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I'm not sure if this question has already been asked at some point, but searching for a question, and it's answers, seems to not be such an easy feat on here. Soo, here's the specifics of my question:

As the title states: What are the laws, or the specifics, regarding self-incrimination, on the Internet? Specifically, I'm curious about admitting to past illegal activities (for example: underage drinking, or usage of illegal drugs - examples: pills, lsd, coke, etc etc., or just general shenanigans that are done in the privacy of one's own home, and none of the crimes committed were against anyone or anything, brought no harm to anyone, etc. Basically, no danger to the public or society.

Before anyone decides to respond with the obvious: "That's admitting to a crime, it's illegal, don't do it, blah blah blah." But, if you go to any one of the multiple forums and websites where people talk about such things (drugs-forum.com, addforums.com, etc etc), everywhere you look, people are openly admitting to illegal drug usage, people share their experiences and such everywhere on there. And obviously no one is going to jail for it, the websites aren't being shut down. So, is there something that protects people from the legal consequences of these actions?

My question ultimately pertains to this: Can someone write a blog, or share (online, in some way) their personal experiences, life events etc, even if those experiences, and their 'life story' so to speak, includes past illegal activities of these kinds?

Thanks, to anyone who answers my question (answers without the 'troll-y' responses , which I expect I'll get.. Because who can resist, right?)

  • Is it your understanding that there are laws that prohibit you from incriminating yourself ? – user3851 Apr 15 '16 at 22:33
  • Which jurisdiction are you asking about? The "internet" does not have a single governing body and you must specify the jurisdiction you would like answers in respect to. – jimsug Apr 15 '16 at 23:42
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In the US, there are no laws against voluntary self-incrimination – that would violate the First Amendment. So anyone is free to say that they did some good act or some bad act, whether or not they actually did it. You can do this in a park, on the radio, in a book, a private journal, or a web page -- there is nothing legally special about online confession. The only legal restriction on self-incrimination is via the Fifth Amendment, where you cannot be forced to testify against yourself (you cannot even be forced to testify in favor of yourself). If you do elect to confess to some wrongdoing, whatever the venue may be, that statement can be used against you: examples are the Steubenville rape and Derek Medina's murder of his wife. As to why the authorities don't bother to prosecute a kid who brags about getting (illegally) drunk over the weekend, they probably have less than the infinite amount of time needed to ferret out and pursue such cases, especially when there is no independent evidence that a crime was committed (which is kind of a necessary precondition for getting a conviction).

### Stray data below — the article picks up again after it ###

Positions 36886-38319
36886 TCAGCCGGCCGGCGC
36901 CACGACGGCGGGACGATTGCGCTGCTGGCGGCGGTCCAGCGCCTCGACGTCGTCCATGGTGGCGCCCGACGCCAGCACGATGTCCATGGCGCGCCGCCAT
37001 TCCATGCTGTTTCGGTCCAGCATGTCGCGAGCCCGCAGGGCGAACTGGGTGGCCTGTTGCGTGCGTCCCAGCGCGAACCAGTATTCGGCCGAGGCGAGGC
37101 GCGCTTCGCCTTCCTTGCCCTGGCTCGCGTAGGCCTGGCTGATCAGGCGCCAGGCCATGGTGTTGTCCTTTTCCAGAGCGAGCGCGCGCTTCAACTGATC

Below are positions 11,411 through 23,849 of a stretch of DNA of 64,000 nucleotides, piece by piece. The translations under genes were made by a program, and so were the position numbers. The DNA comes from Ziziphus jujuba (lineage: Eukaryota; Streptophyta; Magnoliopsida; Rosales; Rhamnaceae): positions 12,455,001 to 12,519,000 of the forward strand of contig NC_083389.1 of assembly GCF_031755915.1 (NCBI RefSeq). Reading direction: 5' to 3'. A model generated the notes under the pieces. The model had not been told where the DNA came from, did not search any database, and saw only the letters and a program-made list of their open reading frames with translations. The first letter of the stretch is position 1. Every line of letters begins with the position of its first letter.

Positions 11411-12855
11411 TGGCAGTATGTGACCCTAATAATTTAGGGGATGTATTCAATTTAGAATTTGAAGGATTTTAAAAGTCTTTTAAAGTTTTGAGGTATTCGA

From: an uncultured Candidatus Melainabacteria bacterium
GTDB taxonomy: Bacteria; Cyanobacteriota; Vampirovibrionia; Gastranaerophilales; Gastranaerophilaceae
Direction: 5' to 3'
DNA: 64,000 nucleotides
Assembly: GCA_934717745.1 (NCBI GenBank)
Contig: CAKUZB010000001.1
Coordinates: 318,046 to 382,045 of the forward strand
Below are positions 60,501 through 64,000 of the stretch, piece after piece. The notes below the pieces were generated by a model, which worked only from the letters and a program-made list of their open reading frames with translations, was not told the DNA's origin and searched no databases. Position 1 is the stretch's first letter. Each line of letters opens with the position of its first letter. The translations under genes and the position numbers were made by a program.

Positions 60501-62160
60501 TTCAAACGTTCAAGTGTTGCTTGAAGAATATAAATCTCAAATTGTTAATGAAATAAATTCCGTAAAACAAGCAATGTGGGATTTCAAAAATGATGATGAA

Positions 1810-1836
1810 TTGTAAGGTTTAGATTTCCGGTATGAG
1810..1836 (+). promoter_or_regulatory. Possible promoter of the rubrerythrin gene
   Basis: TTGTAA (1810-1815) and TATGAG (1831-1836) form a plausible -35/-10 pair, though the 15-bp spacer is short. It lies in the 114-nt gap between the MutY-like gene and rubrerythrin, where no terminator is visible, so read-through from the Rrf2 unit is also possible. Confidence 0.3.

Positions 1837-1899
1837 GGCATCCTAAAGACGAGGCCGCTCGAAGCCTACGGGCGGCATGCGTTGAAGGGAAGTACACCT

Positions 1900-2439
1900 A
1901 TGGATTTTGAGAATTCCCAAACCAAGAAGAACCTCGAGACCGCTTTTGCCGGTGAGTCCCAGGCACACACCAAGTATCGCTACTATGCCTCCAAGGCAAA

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There's the obvious, the police don't care about minor offences committed many years ago.

The less obvious, except for major crimes, there is generally a statutory time period within which charges must be brought.

And the subtle, where's the evidence? Blogs and forum posts are not made under oath therefore a confession in them is pretty worthless, a simple defence of "I was lying" should get all charges dismissed.

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So, is there something that protects people from the legal consequences of these actions?

The statute of limitations prevents an arrest warrant being issued after the relevant period of time expires.

The legal term for a person who gets online and admits to crimes is a moron.

Such a person could be providing information to establish probable cause for a search warrant as it could match past crime to present behavior.

  • This came up in the low-quality review queue. What is your basis for stating that a person could provide information to establish probable cause for a search warrant? The second line calling this person a moron is not needed. And how is the statute of limitations relevant? Note that I'm not saying that you're wrong, but you haven't even tried to support your answer with proof. – jimsug Apr 15 '16 at 23:43
  • (1) Statute of limitations is relevant because you cannot have an arrest warrant issued after it expires. – user3344003 Apr 16 '16 at 0:05
  • (2) Providing information about a patterns of past crime could be matched to present behavior providing probable cause. – user3344003 Apr 16 '16 at 0:07
  • Okay, so perhaps you should edit your answer to include this information. – jimsug Apr 16 '16 at 0:10
  • (3) The person who posted did not say he had participated in such fora. As such, I did call him a moron, unless, of course, he does participate in such fora. – user3344003 Apr 16 '16 at 0:14

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